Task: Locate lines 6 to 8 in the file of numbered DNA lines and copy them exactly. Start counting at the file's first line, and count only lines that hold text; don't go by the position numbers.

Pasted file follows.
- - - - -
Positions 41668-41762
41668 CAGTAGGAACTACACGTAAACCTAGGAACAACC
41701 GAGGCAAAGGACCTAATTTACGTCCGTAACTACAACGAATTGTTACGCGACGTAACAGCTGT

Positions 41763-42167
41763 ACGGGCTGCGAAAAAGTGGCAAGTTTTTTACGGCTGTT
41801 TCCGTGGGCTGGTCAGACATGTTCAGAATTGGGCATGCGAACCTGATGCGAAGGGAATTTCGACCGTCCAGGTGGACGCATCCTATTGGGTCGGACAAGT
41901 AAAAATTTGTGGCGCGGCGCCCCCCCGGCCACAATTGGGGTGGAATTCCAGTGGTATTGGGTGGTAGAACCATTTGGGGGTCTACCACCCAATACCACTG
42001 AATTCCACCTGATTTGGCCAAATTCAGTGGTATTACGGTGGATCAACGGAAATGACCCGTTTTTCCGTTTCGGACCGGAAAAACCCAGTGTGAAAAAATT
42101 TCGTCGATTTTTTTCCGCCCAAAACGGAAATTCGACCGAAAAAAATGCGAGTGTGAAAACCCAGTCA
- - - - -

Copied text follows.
41801 TCCGTGGGCTGGTCAGACATGTTCAGAATTGGGCATGCGAACCTGATGCGAAGGGAATTTCGACCGTCCAGGTGGACGCATCCTATTGGGTCGGACAAGT
41901 AAAAATTTGTGGCGCGGCGCCCCCCCGGCCACAATTGGGGTGGAATTCCAGTGGTATTGGGTGGTAGAACCATTTGGGGGTCTACCACCCAATACCACTG
42001 AATTCCACCTGATTTGGCCAAATTCAGTGGTATTACGGTGGATCAACGGAAATGACCCGTTTTTCCGTTTCGGACCGGAAAAACCCAGTGTGAAAAAATT